And if we ignore that, then we're ignoring an assault on our most precious right as American, an assault on our democracy itself, and assault on Dr. King's legacy as Brianna just said. We know, look, we are here every night telling you this. And I know, you, God, I want to go watch the Netflix. I want to do this. I want to do that. I just can't -- that's enough.

You got to do it. Because if we don't tell you what is happening, how are you going to know? The Senate is about to take up voting rights legislation which is all but certain to fail.


Dr. King's family saying there is no cause for celebration without this legislation.


MARTIN LUTHER KING III, MARTIN LUTHER KING JR.'S SON: So, no matter what happens tomorrow, we must keep the pressure on and say no more empty words. Don't tell us what you believe in, show us with your votes. History will be watching what happens tomorrow, Black and Brown Americans will be watching what happens tomorrow. In 50 years, students will read about what happens tomorrow and know whether our leaders had the integrity to do the right thing.


LEMON (on camera): Dr. King's granddaughter, she's 13 years old, her name is Yolanda Renee King, not even old enough to vote yet. She's saying pretty clearly exactly what is at stake here and you know what the old (Inaudible) the old saying is, out of the mouths of babes.


YOLANDA RENEE KING, MARTIN LUTHER KING III'S DAUGHTER: The ability to vote is under attack across our country and these attacks strike at the heart, not just of the civil rights that my grandparents and so many others fought for but at the heart of our democracy.


LEMON (on camera): The fact is that the president -- well, Joe Biden has a candidate made voting rights a key promise in his campaign. And now the legislation is facing almost certain defeat. Not just because Republicans are opposed to that legislation but members of his own party are putting the filibuster ahead of protecting the vote.


JOE BIDEN, PRESIDENT OF THE UNITED STATES OF AMERICA: Where do we stand? Whose side are we on? Will we stand against voter suppression? Yes, or no? Will we stand against election subversion? Yes, or no? Will we stand up for an America where everyone is guaranteed the full protections and the full promise of this nation? Yes, or no? I know where I stand. It's time for every elected official to make it

clear where they stand.


LEMON (on camera): But Dr. King's son, Martin Luther King III not letting the president off the hook.


KING III: If you can deliver an infrastructure bill for bridges, you can deliver voting rights for Americans. If you do not, there is no bridge in this nation that can hold the weight of that failure.


LEMON (on camera): Then there is Georgia Senator Raphael Warnock, the current pastor of Ebenezer Baptist Church where Dr. King served as pastor. He's framing tomorrow's vote as what he calls a 1965 moment, referring to the Voting Rights Act of 1965, which was gutted by the Supreme Court almost nine years ago.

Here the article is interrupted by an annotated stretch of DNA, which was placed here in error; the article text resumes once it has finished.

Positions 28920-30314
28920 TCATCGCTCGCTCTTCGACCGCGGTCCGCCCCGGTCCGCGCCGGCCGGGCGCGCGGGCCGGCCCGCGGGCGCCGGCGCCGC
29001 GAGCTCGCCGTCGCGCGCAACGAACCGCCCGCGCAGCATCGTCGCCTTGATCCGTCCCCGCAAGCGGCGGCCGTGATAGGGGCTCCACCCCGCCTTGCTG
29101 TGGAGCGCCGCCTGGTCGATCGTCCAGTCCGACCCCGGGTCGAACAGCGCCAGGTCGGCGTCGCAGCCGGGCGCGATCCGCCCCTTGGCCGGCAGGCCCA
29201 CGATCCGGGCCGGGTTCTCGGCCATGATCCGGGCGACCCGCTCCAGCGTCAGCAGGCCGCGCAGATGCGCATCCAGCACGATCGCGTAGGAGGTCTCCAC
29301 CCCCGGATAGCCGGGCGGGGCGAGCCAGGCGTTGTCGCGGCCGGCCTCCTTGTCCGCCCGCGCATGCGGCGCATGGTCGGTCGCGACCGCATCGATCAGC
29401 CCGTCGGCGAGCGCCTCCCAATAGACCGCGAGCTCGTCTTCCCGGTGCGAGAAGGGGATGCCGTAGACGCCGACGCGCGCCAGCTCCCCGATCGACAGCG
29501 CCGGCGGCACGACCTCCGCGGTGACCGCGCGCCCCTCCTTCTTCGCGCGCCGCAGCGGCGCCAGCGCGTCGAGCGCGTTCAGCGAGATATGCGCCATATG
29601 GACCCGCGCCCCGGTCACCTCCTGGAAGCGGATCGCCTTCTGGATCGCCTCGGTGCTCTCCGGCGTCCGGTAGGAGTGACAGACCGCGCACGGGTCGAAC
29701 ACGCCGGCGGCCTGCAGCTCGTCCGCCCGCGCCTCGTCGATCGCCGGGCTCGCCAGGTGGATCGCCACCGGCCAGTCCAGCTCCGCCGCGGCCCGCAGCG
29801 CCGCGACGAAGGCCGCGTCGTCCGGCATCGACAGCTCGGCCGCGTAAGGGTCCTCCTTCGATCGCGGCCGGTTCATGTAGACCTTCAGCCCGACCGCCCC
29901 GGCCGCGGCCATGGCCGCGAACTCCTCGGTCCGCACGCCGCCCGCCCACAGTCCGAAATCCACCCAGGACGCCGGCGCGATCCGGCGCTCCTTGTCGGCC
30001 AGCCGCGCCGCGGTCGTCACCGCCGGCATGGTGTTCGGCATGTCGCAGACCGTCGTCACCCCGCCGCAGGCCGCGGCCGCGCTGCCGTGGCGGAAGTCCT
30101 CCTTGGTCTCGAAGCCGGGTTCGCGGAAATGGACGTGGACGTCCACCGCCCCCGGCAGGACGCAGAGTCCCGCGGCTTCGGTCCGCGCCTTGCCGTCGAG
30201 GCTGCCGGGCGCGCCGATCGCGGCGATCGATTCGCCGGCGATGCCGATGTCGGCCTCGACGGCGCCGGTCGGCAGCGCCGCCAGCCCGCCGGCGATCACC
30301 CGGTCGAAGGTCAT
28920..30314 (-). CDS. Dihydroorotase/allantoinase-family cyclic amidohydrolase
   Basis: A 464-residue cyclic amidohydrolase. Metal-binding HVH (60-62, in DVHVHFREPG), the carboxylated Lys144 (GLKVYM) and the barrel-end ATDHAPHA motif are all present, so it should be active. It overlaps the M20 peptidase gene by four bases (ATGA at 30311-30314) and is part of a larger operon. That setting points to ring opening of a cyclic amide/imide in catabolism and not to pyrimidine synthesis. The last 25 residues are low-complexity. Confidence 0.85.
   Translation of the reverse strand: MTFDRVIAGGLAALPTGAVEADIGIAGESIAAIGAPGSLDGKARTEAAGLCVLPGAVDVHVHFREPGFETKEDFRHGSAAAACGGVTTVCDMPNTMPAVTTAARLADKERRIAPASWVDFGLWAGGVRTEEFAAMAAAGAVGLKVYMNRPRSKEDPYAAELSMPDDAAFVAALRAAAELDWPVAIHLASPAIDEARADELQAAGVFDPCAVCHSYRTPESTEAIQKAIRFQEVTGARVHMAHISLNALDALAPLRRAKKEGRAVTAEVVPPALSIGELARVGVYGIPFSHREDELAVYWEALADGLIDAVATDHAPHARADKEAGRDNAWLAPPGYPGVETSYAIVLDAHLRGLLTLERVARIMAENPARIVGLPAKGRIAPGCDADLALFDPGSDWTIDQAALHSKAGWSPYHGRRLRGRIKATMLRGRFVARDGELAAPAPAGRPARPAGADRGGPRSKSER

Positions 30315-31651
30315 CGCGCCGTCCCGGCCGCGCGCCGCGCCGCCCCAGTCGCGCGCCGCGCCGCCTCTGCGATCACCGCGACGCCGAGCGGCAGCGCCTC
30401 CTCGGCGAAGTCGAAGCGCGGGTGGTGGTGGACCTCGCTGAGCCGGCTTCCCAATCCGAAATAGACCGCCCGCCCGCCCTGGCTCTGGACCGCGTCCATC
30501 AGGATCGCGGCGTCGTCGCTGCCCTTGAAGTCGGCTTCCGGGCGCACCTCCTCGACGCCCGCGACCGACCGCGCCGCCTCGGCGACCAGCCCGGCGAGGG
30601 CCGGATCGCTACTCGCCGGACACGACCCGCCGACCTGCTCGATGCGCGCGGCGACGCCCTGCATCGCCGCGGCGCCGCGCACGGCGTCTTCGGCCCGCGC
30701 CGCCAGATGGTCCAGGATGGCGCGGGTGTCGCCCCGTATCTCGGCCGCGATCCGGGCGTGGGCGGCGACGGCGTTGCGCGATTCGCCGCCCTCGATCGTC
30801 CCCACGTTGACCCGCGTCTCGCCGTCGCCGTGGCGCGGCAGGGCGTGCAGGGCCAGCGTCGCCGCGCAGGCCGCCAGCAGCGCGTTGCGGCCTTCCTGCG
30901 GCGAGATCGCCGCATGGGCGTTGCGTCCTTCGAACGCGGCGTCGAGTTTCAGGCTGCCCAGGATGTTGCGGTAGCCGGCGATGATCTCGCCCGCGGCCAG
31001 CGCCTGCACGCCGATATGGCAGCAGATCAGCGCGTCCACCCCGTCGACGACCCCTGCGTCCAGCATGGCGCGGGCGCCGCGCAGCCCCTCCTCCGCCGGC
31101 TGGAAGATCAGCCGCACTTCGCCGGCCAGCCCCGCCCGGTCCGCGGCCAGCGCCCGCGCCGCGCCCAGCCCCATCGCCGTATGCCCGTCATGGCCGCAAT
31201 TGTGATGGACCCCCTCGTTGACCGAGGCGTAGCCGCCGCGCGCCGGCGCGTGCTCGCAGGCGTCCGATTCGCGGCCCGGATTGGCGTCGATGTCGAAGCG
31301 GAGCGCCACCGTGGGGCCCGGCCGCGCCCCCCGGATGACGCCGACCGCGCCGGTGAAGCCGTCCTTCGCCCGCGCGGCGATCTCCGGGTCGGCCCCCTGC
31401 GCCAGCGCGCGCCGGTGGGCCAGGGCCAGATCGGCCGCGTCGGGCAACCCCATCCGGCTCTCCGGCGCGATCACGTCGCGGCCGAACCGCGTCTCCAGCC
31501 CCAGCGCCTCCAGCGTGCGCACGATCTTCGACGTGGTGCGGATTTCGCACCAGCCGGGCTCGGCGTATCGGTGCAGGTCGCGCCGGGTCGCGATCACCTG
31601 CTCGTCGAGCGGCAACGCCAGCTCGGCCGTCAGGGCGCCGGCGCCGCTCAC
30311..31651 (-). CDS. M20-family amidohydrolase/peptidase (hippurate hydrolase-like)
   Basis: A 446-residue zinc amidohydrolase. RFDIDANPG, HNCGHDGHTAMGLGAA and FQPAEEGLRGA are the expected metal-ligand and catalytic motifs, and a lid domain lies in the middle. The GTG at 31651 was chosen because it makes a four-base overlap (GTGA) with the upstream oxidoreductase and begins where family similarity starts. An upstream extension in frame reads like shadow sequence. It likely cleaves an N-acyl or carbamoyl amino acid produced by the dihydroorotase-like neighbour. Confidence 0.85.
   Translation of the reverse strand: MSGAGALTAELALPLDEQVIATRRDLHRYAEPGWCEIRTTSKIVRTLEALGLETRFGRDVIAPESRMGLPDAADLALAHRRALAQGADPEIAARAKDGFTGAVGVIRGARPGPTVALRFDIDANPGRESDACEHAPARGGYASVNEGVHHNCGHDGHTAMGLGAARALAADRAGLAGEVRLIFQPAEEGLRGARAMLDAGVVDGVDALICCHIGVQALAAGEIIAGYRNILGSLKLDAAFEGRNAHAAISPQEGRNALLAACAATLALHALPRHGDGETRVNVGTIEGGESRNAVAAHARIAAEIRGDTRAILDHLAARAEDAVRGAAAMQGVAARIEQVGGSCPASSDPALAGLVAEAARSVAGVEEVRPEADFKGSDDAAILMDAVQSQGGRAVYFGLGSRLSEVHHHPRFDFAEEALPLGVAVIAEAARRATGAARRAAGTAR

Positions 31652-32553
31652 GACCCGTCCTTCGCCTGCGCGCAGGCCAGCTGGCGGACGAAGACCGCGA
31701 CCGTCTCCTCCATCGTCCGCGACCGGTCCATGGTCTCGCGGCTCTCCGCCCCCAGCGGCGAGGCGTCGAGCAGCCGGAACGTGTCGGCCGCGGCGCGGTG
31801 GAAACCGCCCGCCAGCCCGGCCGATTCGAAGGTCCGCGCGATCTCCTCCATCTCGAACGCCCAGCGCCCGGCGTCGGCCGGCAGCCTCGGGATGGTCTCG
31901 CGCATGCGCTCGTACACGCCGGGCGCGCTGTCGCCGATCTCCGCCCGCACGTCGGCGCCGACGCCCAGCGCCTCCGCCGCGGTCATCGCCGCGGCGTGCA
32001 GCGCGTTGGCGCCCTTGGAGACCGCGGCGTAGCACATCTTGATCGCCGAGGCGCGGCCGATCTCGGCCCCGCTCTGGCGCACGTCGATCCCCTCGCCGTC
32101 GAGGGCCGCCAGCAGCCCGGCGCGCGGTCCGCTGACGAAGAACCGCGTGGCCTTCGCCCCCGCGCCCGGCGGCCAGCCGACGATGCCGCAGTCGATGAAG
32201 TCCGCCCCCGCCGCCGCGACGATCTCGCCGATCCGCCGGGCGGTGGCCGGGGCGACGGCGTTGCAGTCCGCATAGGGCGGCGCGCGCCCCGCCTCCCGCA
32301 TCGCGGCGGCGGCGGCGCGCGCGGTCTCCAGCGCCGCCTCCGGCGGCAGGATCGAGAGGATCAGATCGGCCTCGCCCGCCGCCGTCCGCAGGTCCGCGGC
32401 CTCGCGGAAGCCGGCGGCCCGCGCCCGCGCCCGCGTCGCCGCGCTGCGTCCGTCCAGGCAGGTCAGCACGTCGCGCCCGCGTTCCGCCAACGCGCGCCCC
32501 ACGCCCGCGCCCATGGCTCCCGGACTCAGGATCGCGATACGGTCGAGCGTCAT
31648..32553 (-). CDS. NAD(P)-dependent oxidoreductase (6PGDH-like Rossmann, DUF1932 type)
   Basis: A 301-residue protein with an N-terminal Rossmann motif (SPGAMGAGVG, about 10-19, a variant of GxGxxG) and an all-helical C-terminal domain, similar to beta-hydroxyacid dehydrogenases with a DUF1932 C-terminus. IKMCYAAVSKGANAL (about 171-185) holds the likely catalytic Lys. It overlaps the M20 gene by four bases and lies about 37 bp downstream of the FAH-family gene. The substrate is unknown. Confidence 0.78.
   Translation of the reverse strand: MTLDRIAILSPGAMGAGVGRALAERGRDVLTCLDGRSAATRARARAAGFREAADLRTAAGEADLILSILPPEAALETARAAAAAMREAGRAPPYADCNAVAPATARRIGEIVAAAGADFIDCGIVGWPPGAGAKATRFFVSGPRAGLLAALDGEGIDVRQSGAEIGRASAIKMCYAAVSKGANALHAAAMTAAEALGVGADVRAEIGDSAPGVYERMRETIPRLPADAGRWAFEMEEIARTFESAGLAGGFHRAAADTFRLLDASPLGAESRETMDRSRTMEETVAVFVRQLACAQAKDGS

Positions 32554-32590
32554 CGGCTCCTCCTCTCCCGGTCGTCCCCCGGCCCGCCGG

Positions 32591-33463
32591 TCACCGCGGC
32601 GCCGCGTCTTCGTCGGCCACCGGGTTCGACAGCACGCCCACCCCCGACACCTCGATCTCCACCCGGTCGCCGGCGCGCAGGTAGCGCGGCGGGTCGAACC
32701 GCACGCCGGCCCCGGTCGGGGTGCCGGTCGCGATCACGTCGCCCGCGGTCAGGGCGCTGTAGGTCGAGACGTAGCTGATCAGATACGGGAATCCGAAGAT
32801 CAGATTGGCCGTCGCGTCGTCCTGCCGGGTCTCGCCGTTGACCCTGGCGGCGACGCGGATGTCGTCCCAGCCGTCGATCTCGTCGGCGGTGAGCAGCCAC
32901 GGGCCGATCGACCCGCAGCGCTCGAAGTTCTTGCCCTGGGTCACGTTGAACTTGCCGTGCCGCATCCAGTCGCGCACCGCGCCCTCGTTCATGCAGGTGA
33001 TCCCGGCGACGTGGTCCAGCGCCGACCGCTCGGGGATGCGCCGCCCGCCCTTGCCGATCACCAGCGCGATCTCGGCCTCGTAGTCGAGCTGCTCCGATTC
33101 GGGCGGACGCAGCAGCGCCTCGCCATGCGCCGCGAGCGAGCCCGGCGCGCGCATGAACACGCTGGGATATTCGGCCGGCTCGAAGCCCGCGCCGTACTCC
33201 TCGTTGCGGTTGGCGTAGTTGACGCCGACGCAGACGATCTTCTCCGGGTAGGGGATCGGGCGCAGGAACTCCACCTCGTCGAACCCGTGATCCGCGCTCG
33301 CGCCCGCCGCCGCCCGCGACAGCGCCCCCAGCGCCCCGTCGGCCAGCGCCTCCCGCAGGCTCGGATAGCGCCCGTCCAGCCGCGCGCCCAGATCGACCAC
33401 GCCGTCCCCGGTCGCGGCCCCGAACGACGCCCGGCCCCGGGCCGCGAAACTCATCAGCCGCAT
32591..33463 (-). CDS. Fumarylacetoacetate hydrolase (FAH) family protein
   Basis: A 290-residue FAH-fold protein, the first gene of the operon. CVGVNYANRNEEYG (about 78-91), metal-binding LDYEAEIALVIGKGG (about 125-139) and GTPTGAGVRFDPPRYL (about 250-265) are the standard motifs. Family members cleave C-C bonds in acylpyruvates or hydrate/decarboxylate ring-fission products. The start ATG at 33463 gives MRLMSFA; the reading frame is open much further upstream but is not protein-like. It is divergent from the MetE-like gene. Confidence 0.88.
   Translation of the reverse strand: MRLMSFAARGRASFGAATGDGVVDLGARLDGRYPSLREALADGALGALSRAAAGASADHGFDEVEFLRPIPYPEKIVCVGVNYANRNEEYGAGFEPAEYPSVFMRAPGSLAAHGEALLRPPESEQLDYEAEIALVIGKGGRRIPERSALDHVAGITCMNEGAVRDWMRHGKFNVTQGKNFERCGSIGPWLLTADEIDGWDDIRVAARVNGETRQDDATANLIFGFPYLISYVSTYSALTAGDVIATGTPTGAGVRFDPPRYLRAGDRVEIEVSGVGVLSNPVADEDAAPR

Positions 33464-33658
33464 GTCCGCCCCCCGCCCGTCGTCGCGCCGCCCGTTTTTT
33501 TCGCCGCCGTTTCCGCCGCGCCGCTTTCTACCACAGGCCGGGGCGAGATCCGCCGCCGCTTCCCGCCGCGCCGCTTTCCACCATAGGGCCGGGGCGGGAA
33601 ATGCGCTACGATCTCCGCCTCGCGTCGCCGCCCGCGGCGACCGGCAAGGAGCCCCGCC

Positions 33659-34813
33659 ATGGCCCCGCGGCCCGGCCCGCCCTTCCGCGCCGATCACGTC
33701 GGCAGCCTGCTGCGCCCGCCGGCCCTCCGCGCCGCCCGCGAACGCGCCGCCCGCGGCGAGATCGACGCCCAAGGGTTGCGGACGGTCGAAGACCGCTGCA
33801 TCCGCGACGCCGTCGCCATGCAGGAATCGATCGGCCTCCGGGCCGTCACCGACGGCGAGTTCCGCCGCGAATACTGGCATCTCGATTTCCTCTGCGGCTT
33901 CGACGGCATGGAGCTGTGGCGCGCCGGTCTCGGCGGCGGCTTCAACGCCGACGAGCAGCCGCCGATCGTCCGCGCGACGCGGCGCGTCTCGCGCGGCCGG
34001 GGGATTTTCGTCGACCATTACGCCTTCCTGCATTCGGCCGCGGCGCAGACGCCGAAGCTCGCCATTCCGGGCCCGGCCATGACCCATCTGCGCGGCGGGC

SEN. RAPHAEL WARNOCK (D-GA): This is a 1965 moment because what they've done is they removed the protections that we secured in 1965, and we've seen the mushrooming of all of these terrible voting suppression laws all across the country.


LEMON (on camera): All of that is happening as the FBI is warning tonight that faith-based communities will likely be targets for violence after a weekend of terror and hate on display in America when a gunman held four people hostages in a Texas synagogue including a rabbi.

The FBI investigating the incident as terror related. Now a member of the congregation who was watching a live stream of the service saying the suspect talked repeatedly how he hated Jewish people. Authorities identified him as 44-year-old Malik Faisal Akram. He's a British national, he was killed after the hostages escaped. He was reportedly demanding the release of a convicted terrorist who is serving an 86- year prison sentence in this country.

And in the face of all of that, here we are on the day that we remember Dr. King getting a bunch of feel-good platitudes. Platitudes as we always seem to do on Martin Luther King Day. It's even, you know, now it's hyped it's MLK Day. Right?

Mitch McConnell praising Dr. King while uniting Republicans to rock- solid opposition to protecting the voting rights that he fought for, meaning Dr. King. Kyrsten Sinema of course, tweeting about Dr. king's legacy while she and Joe Manchin are refusing to take action to try to preserve that legacy. Tweeting about him it's great, voting rights. But what are you actually doing? What are you actually doing? Why are

you so tied to a relic of the Senate, the filibuster, why are you so tied to that? The fact is that they have made a crystal clear, made it crystal clear that they care more about the filibuster than they do about voting rights.

And former President Barack Obama speaking at the funeral of civil rights icon John Lewis awhile back called the filibuster a relic of Jim Crow.